The question of “having a go” when you confront an intruder on your property has raised its ugly head again, and speaking for myself, I am none the wiser.
This “hot potato” has been sizzling away for the best part of twelve months, with the government encouraging us to be firm but fair, and the law enforcement agencies uncertain, as always, on how best to proceed. The nub of the debate centres round the degree of force that a homeowner can lawfully take, either to defend himself or effect a citizen’s arrest.
The other day, I was offered the chance to “moonlight” for the CPS, acting as their agent in a relatively uncomplicated case of two drunks refusing to leave a nightclub when asked to do so. A confrontation ensued, the police were called, and the two drunks were charged with a public order offence. So far, so good.
When I arrived at court, the solicitor acting for the two drunks informed me that he had negotiated with the ‘reviewing lawyer’ an acceptable plea to a lesser charge, and was ready to proceed to sentence. In my naïvety, I immediately accepted the word of a professional colleague, but the court clerk entered a note of caution. Despite my thirty four years in practice, as I was an agent for the CPS, problems could arise if I had not checked back with the reviewing lawyer, so I was given access to a phone for this purpose, whilst the three justices drank copious cups of coffee and tackled The Times crossword.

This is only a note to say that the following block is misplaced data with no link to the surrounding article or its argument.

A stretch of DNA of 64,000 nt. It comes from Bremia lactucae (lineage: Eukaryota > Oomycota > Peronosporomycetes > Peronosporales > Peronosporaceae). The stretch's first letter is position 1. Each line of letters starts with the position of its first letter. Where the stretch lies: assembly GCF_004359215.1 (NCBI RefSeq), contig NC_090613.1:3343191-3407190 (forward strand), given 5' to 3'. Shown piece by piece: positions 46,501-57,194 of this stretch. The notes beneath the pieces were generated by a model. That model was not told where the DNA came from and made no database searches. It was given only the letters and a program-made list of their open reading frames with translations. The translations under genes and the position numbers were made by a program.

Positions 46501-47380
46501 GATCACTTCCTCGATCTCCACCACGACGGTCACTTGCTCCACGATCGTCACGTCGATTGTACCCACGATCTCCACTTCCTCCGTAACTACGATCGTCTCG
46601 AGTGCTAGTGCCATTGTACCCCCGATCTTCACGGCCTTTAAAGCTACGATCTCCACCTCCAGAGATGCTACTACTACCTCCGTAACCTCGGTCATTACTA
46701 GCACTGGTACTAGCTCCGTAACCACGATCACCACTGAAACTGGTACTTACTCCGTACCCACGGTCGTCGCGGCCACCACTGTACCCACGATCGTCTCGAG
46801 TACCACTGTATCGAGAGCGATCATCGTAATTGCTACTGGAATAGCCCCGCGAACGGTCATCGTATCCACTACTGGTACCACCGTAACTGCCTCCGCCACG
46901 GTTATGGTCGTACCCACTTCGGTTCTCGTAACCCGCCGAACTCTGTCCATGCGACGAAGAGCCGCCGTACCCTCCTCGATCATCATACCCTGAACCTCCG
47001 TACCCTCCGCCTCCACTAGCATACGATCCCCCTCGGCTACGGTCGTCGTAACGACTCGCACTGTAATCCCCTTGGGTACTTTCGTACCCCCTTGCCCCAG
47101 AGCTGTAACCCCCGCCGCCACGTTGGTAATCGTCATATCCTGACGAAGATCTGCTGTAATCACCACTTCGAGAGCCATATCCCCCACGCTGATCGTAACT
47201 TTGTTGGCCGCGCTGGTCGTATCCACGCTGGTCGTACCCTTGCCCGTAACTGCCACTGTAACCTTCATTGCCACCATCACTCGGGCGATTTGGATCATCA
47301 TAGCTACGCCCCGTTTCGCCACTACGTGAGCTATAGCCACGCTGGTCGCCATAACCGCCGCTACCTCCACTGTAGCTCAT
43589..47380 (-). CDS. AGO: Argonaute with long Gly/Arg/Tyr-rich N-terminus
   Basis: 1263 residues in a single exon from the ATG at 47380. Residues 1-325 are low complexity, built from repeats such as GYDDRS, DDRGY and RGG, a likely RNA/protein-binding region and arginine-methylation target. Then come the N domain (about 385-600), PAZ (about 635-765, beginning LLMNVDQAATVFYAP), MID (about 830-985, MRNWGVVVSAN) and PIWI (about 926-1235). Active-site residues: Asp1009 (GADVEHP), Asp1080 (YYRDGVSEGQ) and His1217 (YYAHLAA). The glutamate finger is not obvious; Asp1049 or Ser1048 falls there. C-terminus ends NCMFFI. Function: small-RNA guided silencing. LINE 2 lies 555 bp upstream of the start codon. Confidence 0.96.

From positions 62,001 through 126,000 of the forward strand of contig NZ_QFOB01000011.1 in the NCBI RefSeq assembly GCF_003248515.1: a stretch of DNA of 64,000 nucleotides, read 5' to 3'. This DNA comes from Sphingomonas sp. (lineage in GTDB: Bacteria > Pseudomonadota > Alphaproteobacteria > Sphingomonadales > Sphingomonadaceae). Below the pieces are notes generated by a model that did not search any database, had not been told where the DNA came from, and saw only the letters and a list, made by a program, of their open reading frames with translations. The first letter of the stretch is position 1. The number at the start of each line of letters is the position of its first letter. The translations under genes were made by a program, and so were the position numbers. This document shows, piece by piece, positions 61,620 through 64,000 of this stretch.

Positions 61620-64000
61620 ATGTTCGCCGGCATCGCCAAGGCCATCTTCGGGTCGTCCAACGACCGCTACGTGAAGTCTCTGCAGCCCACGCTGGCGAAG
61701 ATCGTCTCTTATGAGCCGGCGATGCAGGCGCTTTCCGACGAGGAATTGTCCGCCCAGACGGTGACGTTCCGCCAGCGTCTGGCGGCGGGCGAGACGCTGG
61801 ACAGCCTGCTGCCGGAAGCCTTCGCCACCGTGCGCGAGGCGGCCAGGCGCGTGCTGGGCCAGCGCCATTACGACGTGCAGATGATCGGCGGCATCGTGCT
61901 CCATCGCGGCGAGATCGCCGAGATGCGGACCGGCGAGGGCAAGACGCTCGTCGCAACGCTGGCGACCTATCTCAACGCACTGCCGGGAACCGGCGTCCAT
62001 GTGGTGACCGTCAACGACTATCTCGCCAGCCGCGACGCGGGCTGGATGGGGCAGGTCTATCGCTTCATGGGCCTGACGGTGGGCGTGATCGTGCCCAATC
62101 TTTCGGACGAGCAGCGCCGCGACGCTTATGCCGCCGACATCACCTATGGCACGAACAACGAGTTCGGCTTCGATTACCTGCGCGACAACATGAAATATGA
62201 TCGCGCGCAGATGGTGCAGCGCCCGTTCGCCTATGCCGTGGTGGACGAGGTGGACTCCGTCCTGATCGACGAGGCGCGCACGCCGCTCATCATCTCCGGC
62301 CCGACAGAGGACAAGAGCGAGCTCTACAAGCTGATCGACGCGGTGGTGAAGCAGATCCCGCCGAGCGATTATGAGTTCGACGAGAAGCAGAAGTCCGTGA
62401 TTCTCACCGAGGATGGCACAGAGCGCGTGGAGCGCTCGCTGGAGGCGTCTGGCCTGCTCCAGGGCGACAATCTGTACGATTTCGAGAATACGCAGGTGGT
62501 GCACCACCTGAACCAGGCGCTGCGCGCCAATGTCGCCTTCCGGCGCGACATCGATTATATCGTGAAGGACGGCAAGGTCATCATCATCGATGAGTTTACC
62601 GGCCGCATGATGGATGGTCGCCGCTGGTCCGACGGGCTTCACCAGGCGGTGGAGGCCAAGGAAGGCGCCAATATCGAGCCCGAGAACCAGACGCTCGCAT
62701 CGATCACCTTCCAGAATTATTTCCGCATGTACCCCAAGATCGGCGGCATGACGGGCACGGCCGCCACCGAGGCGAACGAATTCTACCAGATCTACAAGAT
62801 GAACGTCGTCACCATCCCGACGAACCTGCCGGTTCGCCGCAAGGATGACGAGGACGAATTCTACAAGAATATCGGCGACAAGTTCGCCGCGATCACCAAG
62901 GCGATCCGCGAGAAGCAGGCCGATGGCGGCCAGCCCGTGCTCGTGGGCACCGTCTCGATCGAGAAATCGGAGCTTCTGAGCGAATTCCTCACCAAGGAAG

It transpired that the reviewing lawyer was on maternity leave, working only two days a week, and couldn’t be disturbed at home. In her absence, nobody at HQ was in a position to make a decision, as nobody knew anything about the case. I was told to consult the CPS lawyer in an adjoining court, as he outranked me, so he had to leave his busy caseload and the sitting justices whilst he read the papers, made several phone calls, and awaited a decision. Eventually, a decision was made to accept the pleas offered and accepted by the absent lawyer, and we duly proceeded to sentence.
Two hours of court time were wasted. I am told that it costs the taxpayer £8000 a day to run a crown court, so work out for yourselves how much it cost to make a relatively simple decision.
Back to burglary and self defence. Unlike the American system, you risk prosecution, conviction and a lengthy prison sentence, as Tony Martin would tell you, if you overstep the mark. And where is that mark? Nobody seems to know, least of all the police and the CPS. Nobody seems to want to make a decision, and sadly, that applies to the new breed of judges as well. If you’ve had a go, odds on your fate will be in the hands of a jury, and there’s no guarantee you’ll leave court a free man.
So my advice, when confronting an intruder, is to barricade yourself into your bedroom, phone the police, tell them you’re a reviewing lawyer for the CPS, and with any luck, the boys in blue will turn up within the hour. But don’t hold your breath!